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Tuberculosis among migrant populations in the European Union and the European Economic Area.

Odone A, Tillmann T, Sandgren A, Williams G, Rechel B, Ingleby D, Noori T, Mladovsky P, McKee M - Eur J Public Health (2014)

Bottom Line: The overall decrease of TB cases observed in recent years has not been reflected in migrant populations.Foreign-born people with TB exhibit different socioeconomic and clinical characteristics than native sufferers.Strengthened information about health determinants and factors for migrants' vulnerability is needed to plan, implement and evaluate targeted TB care and control interventions for migrants in the EU/EEA.

View Article: PubMed Central - PubMed

Affiliation: 1 Department of Global Health and Social Medicine, Harvard School of Public Health, Boston, MA, USA 2 Unit of Public Health, University of Parma, Parma, Italy anna.odone@mail.harvard.edu.

No MeSH data available.


Related in: MedlinePlus

Notified migrant TB cases by country of birth or citizenship, EU/EEA 2000-10
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cku208-F1: Notified migrant TB cases by country of birth or citizenship, EU/EEA 2000-10

Mentions: Our analysis of the TESSy data showed that in 2010 the largest share of foreign-born TB cases were from Asia (34%), followed by Africa (22%) and other countries of the 53 countries of the WHO European region (13%). Of the cases coming from the WHO European region, 12% came from EU-Member States that joined prior to 2004, 56% came from EU-Member States that joined between 2004 and 2013 and 32% were from non-EU-Member States. The country of birth of foreign-born cases was unknown for 25% of migrant cases. Trends in the origin of foreign-born cases have been relatively stable over time, with the exception of an increase in the percentage of unknown country of birth between 2006 and 2008 (figure 1).Figure 1


Tuberculosis among migrant populations in the European Union and the European Economic Area.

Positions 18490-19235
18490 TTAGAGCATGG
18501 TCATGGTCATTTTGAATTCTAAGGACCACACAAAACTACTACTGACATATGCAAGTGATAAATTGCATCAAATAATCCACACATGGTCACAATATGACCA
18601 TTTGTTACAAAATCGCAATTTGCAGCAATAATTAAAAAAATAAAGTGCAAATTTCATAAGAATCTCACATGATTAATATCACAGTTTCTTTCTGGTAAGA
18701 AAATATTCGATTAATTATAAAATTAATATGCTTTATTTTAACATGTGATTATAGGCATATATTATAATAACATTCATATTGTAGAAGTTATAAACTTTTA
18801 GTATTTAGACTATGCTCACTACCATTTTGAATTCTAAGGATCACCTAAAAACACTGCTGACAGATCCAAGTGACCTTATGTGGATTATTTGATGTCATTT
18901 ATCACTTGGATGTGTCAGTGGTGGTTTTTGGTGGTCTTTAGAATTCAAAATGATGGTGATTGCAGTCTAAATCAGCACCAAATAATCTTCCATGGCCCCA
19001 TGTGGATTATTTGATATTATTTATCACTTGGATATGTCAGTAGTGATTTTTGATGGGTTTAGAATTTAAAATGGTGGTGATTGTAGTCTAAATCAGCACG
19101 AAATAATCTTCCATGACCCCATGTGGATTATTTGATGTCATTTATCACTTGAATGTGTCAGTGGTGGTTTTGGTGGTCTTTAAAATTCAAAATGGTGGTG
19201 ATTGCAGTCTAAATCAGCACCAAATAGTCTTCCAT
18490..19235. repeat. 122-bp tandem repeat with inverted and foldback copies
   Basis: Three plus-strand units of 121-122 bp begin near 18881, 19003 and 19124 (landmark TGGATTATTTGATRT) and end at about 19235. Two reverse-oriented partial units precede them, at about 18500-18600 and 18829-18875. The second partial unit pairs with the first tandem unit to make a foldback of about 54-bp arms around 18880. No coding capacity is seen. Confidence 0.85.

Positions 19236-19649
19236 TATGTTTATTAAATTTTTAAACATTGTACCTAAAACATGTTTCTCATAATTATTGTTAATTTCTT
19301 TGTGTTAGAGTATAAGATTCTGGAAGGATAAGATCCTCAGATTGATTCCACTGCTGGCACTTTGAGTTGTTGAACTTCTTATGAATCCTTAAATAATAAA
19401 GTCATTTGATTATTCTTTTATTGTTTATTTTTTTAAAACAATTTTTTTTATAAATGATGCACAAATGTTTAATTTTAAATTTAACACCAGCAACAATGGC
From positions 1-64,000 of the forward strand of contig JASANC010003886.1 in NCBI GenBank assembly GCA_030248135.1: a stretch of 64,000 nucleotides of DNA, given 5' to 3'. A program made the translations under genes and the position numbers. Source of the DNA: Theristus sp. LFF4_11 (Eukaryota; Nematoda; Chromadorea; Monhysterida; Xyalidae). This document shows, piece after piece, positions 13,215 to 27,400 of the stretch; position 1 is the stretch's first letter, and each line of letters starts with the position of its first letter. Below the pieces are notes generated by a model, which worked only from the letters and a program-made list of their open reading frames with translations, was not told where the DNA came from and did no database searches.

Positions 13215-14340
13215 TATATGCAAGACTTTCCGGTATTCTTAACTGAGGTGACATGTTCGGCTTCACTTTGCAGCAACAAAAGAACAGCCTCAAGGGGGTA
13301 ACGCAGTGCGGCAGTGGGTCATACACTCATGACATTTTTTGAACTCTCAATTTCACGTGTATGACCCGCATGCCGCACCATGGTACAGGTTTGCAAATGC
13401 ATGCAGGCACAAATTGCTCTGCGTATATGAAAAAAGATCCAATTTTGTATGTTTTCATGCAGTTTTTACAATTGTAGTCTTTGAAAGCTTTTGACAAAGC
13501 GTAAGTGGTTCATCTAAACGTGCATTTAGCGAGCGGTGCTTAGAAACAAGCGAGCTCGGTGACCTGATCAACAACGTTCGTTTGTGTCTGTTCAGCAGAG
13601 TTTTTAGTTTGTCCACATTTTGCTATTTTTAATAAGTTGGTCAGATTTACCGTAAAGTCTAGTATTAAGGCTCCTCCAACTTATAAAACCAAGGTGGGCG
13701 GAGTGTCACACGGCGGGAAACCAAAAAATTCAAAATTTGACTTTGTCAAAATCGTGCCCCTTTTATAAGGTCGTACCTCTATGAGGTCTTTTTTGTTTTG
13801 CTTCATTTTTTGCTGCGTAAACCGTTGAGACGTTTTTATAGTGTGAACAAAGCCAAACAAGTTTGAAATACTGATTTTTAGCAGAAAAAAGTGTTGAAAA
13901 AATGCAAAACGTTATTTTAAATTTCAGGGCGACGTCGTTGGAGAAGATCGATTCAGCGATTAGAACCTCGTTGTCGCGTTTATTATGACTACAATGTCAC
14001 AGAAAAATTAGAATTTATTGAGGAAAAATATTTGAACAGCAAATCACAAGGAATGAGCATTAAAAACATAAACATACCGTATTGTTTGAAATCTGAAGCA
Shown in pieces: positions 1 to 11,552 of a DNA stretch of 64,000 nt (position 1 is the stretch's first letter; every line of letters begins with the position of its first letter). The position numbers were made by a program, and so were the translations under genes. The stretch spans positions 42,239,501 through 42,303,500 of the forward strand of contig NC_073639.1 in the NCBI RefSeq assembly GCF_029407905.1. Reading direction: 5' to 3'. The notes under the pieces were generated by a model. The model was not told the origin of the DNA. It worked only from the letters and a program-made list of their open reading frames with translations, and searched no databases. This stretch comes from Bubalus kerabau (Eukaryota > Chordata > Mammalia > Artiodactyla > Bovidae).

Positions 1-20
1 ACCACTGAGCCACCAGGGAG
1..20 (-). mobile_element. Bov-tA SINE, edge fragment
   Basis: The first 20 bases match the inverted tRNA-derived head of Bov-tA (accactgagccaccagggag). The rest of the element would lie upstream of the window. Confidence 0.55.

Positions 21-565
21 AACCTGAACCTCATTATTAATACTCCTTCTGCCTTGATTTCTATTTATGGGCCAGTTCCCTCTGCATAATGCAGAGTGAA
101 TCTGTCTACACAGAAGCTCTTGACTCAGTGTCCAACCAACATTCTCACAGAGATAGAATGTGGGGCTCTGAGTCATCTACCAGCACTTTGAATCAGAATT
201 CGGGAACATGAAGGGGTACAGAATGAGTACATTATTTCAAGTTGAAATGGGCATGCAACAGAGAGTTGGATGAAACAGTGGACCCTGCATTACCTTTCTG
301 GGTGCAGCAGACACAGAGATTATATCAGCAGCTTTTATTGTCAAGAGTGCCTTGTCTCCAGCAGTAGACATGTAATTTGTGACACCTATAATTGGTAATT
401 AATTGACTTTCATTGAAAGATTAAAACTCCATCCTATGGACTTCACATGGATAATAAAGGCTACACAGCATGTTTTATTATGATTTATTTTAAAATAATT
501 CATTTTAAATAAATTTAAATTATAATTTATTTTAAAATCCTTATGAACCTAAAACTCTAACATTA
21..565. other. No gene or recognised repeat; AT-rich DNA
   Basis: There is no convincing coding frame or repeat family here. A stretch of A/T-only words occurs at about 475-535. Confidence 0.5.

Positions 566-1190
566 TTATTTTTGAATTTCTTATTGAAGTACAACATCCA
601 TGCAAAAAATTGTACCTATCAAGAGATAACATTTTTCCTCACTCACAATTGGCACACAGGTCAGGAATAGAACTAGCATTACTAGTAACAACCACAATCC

Odone A, Tillmann T, Sandgren A, Williams G, Rechel B, Ingleby D, Noori T, Mladovsky P, McKee M - Eur J Public Health (2014)

Notified migrant TB cases by country of birth or citizenship, EU/EEA 2000-10
© Copyright Policy - creative-commons
Related In: Results  -  Collection

License
Show All Figures
getmorefigures.php?uid=PMC4440450&req=5

cku208-F1: Notified migrant TB cases by country of birth or citizenship, EU/EEA 2000-10
Mentions: Our analysis of the TESSy data showed that in 2010 the largest share of foreign-born TB cases were from Asia (34%), followed by Africa (22%) and other countries of the 53 countries of the WHO European region (13%). Of the cases coming from the WHO European region, 12% came from EU-Member States that joined prior to 2004, 56% came from EU-Member States that joined between 2004 and 2013 and 32% were from non-EU-Member States. The country of birth of foreign-born cases was unknown for 25% of migrant cases. Trends in the origin of foreign-born cases have been relatively stable over time, with the exception of an increase in the percentage of unknown country of birth between 2006 and 2008 (figure 1).Figure 1

Bottom Line: The overall decrease of TB cases observed in recent years has not been reflected in migrant populations.Foreign-born people with TB exhibit different socioeconomic and clinical characteristics than native sufferers.Strengthened information about health determinants and factors for migrants' vulnerability is needed to plan, implement and evaluate targeted TB care and control interventions for migrants in the EU/EEA.

View Article: PubMed Central - PubMed

Affiliation: 1 Department of Global Health and Social Medicine, Harvard School of Public Health, Boston, MA, USA 2 Unit of Public Health, University of Parma, Parma, Italy anna.odone@mail.harvard.edu.

No MeSH data available.


Related in: MedlinePlus